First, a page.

• Contagion: Eggs are picked up by flies, beetles and snails. As a result, these are eaten by rodents, in these then they move to the larval stage. The cat consumes this after the hunt. In the small intestine, the larva everts and the tapeworm sucks tight. Individual egg-bearing sections detach and migrate through the anus into the environment (rice-grain-like structures). In a cat usually only 2-10 worms live.
  • Symptoms: mostly symptom-free. In case of heavy infestation: loss of appetite, emaciation and scruffy coat, itching caused by the emigrating egg-bearing sections of the worm. You could also observe your cat sliding its anus on the carpet
  • Diagnosis: faecal examination, discovery of rice-grain-like structures
  • Fish tapeworms are a subspecies of the tapeworm. They can grow up to 2 metres long. Often, cats become infected by eating fresh water fish. This tapeworm damages primarily the mucous membranes of your cat.

Your vet or animal health practitioner can determine via a faecal examination whether worm eggs are already detectable or only an infection exists. Not every infection inevitably leads to symptoms. Nevertheless, a clarification is advisable, because the parasites can also be transmitted to humans.

How to prevent worms

If your cat spends time out in the open, it is very likely that it also kills and eats small rodents. Therefore, regular worming about every three months is advisable. Initially, you can take an excrement sample to find out whether treatment is needed. You will need to collect the faeces of your cat over a three-day period, as the eggs are not detectable in every excretion. You vet can provide you with vessels for the samples.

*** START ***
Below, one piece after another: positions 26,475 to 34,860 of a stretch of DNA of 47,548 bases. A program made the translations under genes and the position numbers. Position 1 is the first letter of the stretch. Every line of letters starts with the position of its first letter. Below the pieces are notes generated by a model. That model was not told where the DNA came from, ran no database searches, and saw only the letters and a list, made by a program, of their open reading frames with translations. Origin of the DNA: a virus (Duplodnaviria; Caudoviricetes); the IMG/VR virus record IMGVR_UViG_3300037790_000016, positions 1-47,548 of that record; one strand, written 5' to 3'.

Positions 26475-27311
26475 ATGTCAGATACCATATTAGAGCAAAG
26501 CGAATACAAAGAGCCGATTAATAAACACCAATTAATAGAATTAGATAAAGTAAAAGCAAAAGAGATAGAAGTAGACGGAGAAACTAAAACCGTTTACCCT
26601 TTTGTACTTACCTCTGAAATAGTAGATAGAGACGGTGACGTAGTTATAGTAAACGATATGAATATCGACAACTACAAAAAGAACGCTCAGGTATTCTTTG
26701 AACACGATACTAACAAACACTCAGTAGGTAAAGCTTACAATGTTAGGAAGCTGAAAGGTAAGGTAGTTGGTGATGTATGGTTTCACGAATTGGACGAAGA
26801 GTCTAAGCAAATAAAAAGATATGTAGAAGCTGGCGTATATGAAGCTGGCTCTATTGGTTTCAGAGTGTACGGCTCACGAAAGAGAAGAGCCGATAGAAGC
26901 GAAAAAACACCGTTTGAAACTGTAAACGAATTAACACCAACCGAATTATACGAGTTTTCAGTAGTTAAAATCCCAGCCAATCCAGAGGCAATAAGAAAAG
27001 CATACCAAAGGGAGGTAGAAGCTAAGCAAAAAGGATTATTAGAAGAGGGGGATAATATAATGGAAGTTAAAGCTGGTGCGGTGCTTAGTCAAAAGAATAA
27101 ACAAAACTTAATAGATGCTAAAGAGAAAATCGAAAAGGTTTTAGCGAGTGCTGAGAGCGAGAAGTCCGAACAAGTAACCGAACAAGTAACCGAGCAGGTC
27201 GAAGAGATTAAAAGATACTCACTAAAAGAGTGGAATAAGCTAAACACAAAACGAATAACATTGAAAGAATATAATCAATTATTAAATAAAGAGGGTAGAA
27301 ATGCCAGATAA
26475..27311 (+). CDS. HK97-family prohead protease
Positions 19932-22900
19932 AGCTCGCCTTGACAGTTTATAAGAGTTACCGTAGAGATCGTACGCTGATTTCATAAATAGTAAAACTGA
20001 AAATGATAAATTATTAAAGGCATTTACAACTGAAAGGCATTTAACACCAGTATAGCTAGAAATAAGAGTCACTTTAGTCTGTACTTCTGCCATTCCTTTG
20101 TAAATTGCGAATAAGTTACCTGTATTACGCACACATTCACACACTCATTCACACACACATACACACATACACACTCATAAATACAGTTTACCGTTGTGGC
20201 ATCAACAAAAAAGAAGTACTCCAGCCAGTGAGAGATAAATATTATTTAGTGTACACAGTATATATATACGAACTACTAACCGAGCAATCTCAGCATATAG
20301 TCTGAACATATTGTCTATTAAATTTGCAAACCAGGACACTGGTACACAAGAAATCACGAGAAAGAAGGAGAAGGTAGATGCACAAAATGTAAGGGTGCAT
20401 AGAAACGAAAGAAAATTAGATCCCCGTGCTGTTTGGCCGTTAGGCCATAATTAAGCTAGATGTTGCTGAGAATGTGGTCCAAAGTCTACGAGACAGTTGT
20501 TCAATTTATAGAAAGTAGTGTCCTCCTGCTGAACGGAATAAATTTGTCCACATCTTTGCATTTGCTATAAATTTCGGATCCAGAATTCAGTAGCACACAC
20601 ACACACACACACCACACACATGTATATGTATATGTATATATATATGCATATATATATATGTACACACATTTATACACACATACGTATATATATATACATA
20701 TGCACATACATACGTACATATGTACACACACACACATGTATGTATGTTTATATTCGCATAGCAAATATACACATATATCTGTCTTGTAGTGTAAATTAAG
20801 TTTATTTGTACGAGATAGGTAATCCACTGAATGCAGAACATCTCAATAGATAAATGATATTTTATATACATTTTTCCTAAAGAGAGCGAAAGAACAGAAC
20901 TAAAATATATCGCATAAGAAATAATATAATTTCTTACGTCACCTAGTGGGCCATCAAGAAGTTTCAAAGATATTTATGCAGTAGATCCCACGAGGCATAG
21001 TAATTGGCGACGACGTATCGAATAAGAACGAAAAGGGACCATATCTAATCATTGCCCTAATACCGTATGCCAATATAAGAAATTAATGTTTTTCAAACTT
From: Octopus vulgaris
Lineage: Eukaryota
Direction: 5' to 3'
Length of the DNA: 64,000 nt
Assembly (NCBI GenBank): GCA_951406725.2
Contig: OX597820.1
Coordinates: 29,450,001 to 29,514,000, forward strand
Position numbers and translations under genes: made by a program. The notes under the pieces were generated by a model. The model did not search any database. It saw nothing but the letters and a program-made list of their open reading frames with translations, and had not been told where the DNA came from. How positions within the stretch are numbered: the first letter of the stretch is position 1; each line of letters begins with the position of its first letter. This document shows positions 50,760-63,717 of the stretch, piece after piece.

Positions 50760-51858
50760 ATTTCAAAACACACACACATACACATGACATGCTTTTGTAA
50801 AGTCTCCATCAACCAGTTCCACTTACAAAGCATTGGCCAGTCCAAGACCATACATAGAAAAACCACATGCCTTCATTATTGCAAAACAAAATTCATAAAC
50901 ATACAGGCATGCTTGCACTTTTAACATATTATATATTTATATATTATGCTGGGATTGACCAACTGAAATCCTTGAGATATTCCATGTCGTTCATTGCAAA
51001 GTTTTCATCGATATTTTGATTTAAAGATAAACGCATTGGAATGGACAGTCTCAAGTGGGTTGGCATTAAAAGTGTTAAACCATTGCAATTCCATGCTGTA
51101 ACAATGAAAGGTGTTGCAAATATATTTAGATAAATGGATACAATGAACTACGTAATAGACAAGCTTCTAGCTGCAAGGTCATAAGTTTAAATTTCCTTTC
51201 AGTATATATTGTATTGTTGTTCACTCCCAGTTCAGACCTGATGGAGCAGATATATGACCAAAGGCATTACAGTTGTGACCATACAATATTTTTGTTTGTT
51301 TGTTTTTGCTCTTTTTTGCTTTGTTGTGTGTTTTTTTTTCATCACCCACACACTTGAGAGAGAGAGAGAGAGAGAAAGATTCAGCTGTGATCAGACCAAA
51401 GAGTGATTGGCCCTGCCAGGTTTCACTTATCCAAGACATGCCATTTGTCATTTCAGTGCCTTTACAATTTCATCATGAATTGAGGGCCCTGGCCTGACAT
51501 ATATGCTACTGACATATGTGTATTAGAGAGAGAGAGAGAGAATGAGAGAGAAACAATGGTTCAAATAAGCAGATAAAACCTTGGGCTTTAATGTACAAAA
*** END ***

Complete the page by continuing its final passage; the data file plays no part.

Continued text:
To create a worm-hostile intestinal environment, you can add coconut oil to your cat's feed. In addition to the good taste, the oil has a repulsive effect on parasites and strengthens the immune system of your four-legged friend. If you also pay attention to the immune system of your cat, there is less susceptibility to worms. In addition, hygiene in the house and garden is important. You should collect excrement in your garden, otherwise they will serve as a source of infection for other animals.

Deworming therapy for your cats

If your cat has tested positive for worms, you should give them a worm therapy. Instead of medication, you can resort to natural alternatives. The use of various herbs creates a worm-hostile intestinal environment and has been proven since the Middle Ages as a measure to combat the unloved parasites.

These herbs are effective against all the stages of worms living in the intestine. However, if your cat is infected with heart or lungworm, you'll need to ask your vet about other treatments. For the gourmets among cats, you can make the intestinal defence tastier with a little coconut oil. As already mentioned, it also strengthens the immune system. 

Worms are a common evil in cats. We hope that these tips will help you spot signs of infestation in good time and prevent your cat from developing worse symptoms.